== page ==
The concept of flow isn’t unique to rhythm game design, but is vital to keep in mind. Rhythm games tend to involve much shorter play sessions compared to other types of games, but players are required to be in a more focused state of flow and concentration.
One way to tell if players are in a state of flow while playing a rhythm game is to watch for physical indicators such as players bobbing their head, tapping their feet, or swaying to the music.
Identifying flow was imperative for our prototype, Laserfade, since players had to rely on their inner sense of rhythm. Laserfade is a VR rhythm game where players are tasked with shooting targets that appear in the wireframe -style world around them.
In Laserfade, the players who performed the best were those who found themselves in that flow state. Since the music in the game faded out to test players’ sense of rhythm, it became clear that players who performed the best were those that remain in flow even without music. We saw this most often when players counted the beat to themselves while the music faded out.
To ensure that players enter the flow state, it’s important to design the game’s actions and inputs such that they are intuitive and predictable. In games that use beatmaps, actions should flow into each other by having consecutive cues placed in adjacent positions, while actions that might put players in uncomfortable or impossible positions should be avoided at all costs. In games like Beat Saber, well-designed beatmaps allow players to make movements that flow naturally into the next one, while preventing players from having their controllers collide into each other or awkwardly moving between rigid poses. To put it simply, a rhythm game with good flow has well-choreographed actions.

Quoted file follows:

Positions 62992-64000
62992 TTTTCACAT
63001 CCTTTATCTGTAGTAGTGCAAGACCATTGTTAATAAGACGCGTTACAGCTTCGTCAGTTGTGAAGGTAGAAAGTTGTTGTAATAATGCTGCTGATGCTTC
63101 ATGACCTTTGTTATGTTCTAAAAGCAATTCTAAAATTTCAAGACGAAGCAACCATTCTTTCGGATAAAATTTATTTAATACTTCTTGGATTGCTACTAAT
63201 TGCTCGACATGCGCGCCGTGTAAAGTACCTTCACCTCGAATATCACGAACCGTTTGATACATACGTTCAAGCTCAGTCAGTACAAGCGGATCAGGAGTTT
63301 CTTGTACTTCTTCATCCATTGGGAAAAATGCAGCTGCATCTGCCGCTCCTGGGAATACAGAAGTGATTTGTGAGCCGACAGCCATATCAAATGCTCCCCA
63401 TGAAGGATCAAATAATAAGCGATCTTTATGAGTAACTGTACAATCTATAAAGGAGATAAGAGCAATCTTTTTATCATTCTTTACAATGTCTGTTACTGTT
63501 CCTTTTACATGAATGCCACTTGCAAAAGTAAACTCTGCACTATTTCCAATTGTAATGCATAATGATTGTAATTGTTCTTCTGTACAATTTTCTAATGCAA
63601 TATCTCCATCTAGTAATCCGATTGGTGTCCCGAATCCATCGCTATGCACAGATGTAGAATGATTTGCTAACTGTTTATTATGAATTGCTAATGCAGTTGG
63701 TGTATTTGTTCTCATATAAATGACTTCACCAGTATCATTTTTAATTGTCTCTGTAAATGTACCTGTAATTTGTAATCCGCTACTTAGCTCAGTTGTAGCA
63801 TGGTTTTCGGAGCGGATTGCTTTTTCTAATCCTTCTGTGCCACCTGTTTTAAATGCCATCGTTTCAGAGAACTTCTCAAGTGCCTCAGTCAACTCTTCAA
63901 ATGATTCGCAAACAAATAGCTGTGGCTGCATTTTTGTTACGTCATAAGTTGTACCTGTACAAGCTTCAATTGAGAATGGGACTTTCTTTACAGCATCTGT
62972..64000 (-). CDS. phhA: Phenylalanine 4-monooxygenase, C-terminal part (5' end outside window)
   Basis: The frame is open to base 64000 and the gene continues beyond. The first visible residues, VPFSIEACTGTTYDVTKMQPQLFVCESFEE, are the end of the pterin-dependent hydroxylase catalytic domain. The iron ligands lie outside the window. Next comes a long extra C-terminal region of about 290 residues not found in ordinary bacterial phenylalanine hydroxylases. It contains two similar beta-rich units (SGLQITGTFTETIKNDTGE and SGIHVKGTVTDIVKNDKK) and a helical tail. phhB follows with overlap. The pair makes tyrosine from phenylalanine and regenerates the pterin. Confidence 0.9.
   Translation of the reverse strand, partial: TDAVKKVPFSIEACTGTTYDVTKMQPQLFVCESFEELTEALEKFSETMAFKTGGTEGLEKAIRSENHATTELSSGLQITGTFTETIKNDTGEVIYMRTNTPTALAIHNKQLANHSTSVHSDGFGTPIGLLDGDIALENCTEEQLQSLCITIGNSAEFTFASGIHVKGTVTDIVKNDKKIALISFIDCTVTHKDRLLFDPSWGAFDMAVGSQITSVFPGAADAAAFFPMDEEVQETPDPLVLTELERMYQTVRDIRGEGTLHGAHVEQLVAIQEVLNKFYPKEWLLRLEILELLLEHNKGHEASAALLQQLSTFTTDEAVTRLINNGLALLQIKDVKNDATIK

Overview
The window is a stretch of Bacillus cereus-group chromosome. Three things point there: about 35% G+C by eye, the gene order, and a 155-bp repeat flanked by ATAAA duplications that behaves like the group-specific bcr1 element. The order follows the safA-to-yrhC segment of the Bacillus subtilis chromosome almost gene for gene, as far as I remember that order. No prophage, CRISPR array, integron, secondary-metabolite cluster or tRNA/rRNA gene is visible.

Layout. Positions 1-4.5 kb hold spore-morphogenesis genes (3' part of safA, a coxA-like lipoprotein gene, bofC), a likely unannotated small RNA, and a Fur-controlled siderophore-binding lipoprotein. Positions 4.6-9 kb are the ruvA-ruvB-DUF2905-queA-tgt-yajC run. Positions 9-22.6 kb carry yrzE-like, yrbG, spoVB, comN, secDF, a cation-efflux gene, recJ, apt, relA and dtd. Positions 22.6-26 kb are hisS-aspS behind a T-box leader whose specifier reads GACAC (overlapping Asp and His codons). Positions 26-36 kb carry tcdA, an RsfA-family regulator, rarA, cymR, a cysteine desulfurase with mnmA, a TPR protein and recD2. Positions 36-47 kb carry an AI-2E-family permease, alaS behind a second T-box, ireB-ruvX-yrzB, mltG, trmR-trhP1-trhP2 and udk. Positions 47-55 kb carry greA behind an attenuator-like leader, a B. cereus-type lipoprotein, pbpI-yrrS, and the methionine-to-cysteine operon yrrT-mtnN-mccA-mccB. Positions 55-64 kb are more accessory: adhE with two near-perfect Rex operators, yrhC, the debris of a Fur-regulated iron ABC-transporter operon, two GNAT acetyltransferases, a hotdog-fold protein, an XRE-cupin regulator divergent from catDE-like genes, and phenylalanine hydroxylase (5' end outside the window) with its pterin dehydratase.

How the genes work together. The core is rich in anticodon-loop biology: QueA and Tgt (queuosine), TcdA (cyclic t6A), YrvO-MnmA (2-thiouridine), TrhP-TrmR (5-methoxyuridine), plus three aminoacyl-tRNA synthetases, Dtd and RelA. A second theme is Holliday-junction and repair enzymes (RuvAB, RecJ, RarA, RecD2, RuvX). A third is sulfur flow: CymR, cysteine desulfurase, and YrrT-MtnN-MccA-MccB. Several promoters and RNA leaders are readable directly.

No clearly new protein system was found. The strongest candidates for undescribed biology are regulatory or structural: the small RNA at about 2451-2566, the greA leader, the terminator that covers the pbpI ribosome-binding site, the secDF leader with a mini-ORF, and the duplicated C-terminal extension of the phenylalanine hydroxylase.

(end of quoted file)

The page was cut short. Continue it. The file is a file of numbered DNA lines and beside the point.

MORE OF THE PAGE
We explored choreography and movement in our 3rd VR prototype, Kinectic, where we took a choreography-first approach to beatmap design. Players must push ball-shaped cues that appear in front of them with a corresponding hand, tracing a line through spherical targets with their movements.
In Kinectic, we created our beatmap entirely in VR in real-time, which was the best way for our beatmap designer to feel out the space. The designer was able to test out movements and
this made it incredibly easy to map out fluid movements that naturally flowed into each other. Real-time beatmapping is an invaluable tool for creating solid beatmaps. We suggest that this should be a rhythm game designer’s first line of defence when creating patterns of action for their own rhythm games (fine editing of the capture data can be done using other tools, such as spreadsheets).
The discoveries we’ve highlighted in this article are only the beginning. During the course of our studies and prototyping, we also developed a rhythm game taxonomy and dictionary that we used to better explain and categorize both existing rhythm games, and the new ones we created. If you’re interested, check out our more detailed writeup about our semester here. You can also check out our blog and learn more about our project here.